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President Refuses to Nominate New Head of Supreme Court

By Gvantsa Gabekhadze
Monday, August 27
Georgian President Giorgi Margvelashvili has refused to nominate a new chair of the Supreme Court after the resignation of his pick Nino Gvenetadze in early August.

Margvelashvili’s administration announced last week that nomination of the new candidate or candidates in the role ‘had no meaning’ as no consensus was reached with the Georgian Dream ruling party, which holds the majority in the legislative body.

Members of the Georgian Dream party called ‘inadequate’ to the president’s decision and stated that Margvelashvili failed to fulfill his constitutional obligation.

The European Georgia opposition members believe that Margvelashvili’s step benefited the ruling party, which will now try to have its choice in the role.

The United National Movement opposition says that the president acted correctly, as, after the ‘failure’ of Gvenetadze, Margvelashvili should not have named his candidate for the post.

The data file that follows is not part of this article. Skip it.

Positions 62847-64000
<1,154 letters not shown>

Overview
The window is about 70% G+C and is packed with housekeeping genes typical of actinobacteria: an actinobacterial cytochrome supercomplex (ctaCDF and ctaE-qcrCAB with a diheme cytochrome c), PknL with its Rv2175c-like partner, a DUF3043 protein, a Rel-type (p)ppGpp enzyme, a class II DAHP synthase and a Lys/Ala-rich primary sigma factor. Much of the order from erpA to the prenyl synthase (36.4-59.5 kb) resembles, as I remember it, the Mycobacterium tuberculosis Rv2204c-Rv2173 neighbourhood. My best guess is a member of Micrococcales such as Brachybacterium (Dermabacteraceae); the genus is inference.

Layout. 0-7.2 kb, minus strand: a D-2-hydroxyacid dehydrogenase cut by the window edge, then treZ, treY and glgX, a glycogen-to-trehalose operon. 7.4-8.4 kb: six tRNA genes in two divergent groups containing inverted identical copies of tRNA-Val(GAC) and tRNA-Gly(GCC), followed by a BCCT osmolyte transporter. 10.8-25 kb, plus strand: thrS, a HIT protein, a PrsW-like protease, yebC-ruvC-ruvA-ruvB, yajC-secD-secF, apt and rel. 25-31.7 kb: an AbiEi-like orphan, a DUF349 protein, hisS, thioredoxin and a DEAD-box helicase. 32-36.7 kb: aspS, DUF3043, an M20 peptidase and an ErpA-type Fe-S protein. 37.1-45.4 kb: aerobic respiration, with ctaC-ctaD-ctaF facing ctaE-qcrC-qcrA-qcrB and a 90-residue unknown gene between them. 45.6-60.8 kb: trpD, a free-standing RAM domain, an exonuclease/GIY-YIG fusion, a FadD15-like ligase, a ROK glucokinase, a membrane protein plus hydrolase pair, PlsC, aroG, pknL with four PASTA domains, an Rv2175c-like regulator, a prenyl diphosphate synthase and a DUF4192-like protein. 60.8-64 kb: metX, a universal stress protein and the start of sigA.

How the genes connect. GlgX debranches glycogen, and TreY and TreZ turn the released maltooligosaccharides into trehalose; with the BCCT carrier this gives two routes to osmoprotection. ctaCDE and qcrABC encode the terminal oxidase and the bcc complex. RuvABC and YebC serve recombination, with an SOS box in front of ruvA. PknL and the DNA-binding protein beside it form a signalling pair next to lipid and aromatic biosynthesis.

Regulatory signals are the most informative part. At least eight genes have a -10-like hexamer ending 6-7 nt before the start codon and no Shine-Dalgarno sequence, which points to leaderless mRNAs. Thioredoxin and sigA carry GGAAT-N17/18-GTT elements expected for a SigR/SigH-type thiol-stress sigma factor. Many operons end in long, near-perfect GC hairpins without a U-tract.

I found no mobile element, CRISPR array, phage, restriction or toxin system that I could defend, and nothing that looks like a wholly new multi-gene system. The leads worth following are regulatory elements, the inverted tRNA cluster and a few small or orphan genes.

Public Defender Nino Lomjaria said that Margvelashvili’s decision is ‘regrettable.’

"I said at the meeting with the president and I still repeat that the president should have done everything to achieve consensus and name a candidature. The president had the full support of the attendees of the meeting. Reaching an agreement was essential.

‘’The civil society, the public defender, all the attendees of the meeting supported the president to nominate a candidacy. I am very sorry that the president made such decision", - Lomjaria said, referring to the president’s earlier meeting with her and NGOs.

Gvenetadze was the first female chairperson of the Supreme Court, approved by parliament in 2015 for ten years.

She said that she resigned because of the poor health, which is not believed by many in the court, in the civil sector and the opposition.

Skeptics speak about continued pressure on Gvenetadze on the path of genuine court reforms, which she could not resist.